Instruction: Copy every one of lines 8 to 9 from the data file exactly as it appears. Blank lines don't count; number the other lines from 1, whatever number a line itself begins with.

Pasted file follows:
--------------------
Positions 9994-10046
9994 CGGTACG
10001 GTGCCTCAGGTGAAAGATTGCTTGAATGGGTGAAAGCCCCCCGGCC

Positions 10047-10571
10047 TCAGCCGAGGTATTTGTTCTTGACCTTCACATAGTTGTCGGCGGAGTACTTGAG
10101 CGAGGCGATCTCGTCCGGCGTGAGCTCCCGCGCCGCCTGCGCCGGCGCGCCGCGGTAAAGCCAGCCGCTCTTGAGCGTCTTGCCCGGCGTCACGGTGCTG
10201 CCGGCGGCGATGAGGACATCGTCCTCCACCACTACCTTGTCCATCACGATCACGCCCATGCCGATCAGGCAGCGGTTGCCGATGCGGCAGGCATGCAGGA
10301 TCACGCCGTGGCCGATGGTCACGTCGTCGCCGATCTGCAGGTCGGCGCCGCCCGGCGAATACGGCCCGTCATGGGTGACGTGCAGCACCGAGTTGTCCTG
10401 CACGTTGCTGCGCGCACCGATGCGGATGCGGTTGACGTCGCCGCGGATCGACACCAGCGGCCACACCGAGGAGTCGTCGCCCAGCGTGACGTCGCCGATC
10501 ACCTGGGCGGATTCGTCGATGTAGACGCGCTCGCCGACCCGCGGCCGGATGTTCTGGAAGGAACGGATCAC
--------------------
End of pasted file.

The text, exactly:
10301 TCACGCCGTGGCCGATGGTCACGTCGTCGCCGATCTGCAGGTCGGCGCCGCCCGGCGAATACGGCCCGTCATGGGTGACGTGCAGCACCGAGTTGTCCTG
10401 CACGTTGCTGCGCGCACCGATGCGGATGCGGTTGACGTCGCCGCGGATCGACACCAGCGGCCACACCGAGGAGTCGTCGCCCAGCGTGACGTCGCCGATC